My guess is that less infectious mutations occur, but we don’t hear about them because they do not spread.
The drug companies and health organizations worldwide are looking out for bad new mutations all the time. With the skills acquired in this century new vaccines will be produced when needed.
The best way to stop Covid is to vaccinate everyone, everywhere. Many countries have only a 2% vaccination rate, so we have a long way to go.
Paxiled did a really great job of explaining how and why a virus mutates. I'll just add a couple of tidbits for interest.
Viruses, unlike bacteria, require a living host in order to maintain activity, and to replicate, and to mutate. Once a virus is on a surface, it begins to lose the ability to infect. The rate at which this happens depends on the virus. For example, we know that cold and flu viruses can spread if we touch a surface that someone has sneezed on, and then touch our nose or mouth, and that the virus can maintain enough activity to infect for at least several days. With COVID, it does not appear that people are being infected via surfaces, meaning the virus loses activity at a very rapid rate once outside of a living host. This is good news, because you can imagine how much higher the infection rates would be if COVID were transmissible via surfaces.
Viruses also mutate at different rates. For example, the measles virus is extremely stable, and does not tend to mutate. That is why most people who either get measles, or are vaccinated against measles, are immune for life and do not need additional boosters. The common cold, the flu, and COVID mutate relatively rapidly, which is why we can get the cold and flu multiple times in our lives (probably COVID too), and why we need boosters for the flu and COVID vaccines.
The only way to prevent further mutations, or to slow the rate at which the virus mutates, is to prevent person-to-person transmission. COVID is showing a pattern of increasing, not decreasing, virulence, so there is no reason to think that it will settle into a milder form. Because it is impossible to predict when and how this virus will mutate, unfortunately, updated vaccines/boosters will be reactive rather than proactive - meaning we have to wait until the virus mutates until the vaccine can be updated.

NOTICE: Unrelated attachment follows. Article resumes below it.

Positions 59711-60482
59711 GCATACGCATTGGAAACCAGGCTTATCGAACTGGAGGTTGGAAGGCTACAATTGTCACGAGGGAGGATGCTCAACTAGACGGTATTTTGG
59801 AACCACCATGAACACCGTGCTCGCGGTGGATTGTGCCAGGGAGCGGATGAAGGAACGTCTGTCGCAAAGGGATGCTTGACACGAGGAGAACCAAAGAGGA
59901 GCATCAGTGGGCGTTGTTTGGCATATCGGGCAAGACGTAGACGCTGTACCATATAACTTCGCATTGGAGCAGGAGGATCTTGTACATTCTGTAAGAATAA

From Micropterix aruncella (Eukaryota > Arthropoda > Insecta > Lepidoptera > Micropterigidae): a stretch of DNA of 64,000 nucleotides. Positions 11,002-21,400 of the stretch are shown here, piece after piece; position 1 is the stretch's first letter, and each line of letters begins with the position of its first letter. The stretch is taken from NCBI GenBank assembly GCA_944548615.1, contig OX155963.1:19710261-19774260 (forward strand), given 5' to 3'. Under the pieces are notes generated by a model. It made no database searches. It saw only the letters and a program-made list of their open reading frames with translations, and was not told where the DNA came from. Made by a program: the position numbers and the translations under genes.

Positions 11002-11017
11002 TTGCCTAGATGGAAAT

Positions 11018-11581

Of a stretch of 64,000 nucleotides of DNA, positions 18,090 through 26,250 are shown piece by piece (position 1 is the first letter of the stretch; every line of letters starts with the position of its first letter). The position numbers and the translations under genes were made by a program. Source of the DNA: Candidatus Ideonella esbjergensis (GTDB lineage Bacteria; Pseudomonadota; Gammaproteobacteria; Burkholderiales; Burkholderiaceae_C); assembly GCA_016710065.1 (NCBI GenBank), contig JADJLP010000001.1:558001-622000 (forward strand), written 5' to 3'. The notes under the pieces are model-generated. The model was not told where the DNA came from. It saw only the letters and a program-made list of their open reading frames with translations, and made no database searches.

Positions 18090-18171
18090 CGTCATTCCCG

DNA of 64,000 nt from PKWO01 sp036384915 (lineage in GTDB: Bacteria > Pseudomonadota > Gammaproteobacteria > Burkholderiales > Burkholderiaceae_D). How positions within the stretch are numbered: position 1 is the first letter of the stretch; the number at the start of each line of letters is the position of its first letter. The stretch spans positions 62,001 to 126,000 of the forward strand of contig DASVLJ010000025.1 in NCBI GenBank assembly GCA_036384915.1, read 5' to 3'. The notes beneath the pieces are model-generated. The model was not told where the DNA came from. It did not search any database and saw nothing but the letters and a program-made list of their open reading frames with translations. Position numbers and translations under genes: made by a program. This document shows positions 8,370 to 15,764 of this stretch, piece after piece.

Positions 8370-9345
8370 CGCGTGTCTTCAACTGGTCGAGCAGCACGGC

Viruses mutate in the same way that every thing on Earth that has a survival instinct mutates. When it happens in plants and animals such as humans we call it adaptation, and theoretically at least adaptations occur randomly and those that work to increase survival chances stick around. Viruses are in an odd category; they're not really considered to be alive but they definitely have a survival instinct, so what we call it isn't really important. Mutations are random, and if they allow the virus to survive they stick around and can cause other mutations to go away as they are out-competed. The way you prevent mutations is to deprive the virus of a host, as they can't survive without one. Since it crossed into humans, we're the hosts, and for the virus in this adapted state needs susceptible humans in order to replicate and thus survive. How do you prevent it from doing that? Wear a mask that is strong enough to prevent you from becoming infected. At this point, that's probably only an N95 mask, not the cloth ones we've been using or surgical masks, because not enough people have worn them and this allowed the virus to expand unimpeded. Social distancing is the other technique that if at the beginning of this whole mess we had all done as instructed the virus would have been better controlled until the vaccine arrived or a therapeutic was invented that cured us of it. But although we have vaccines, they are not 100% effective, some are more effective than others, and not enough people have gotten them to reach herd immunity, which is when there are not enough host for the virus to continue to thrive and it goes dormant. Because of the politicalization of this virus and masking and vaccines by right wing movements all over the world people have intentionally allowed it to spread, as if to prove our liberty, but you can't really enjoy liberty if there's a pandemic running loose. So the answer is, get everyone vaccinated, which means not just where you happen to live but the entire world, and in the meantime wear a mask and social distance. Anything less and it will continue to mutate as it tries to survive. It is possible that over time the virus will mutate to a much less dangerous and lethal form so we'll stop fighting it and just live with it, which is what the common cold did. So while it won't become harmless most likely, it is possible. A lot of people will suffer and a lot will die in the meantime, though, so I wouldn't want to wait for that to happen as my strategy. The reason the delta variant got so contagious isn't known for certain, but it appears to have happened in India when they dropped mask and distancing mandates. India has a lot of people and a lot of them don't have strong immune systems, as there is a lot of poverty there. Just as in the US, we have a ton of sick people and obese people, and they make up a lot of who got covid the worst and allowed it to spread. There have been several variants so far, so we should expect more as long as we don't do what public health officials say to do, and we're not doing that.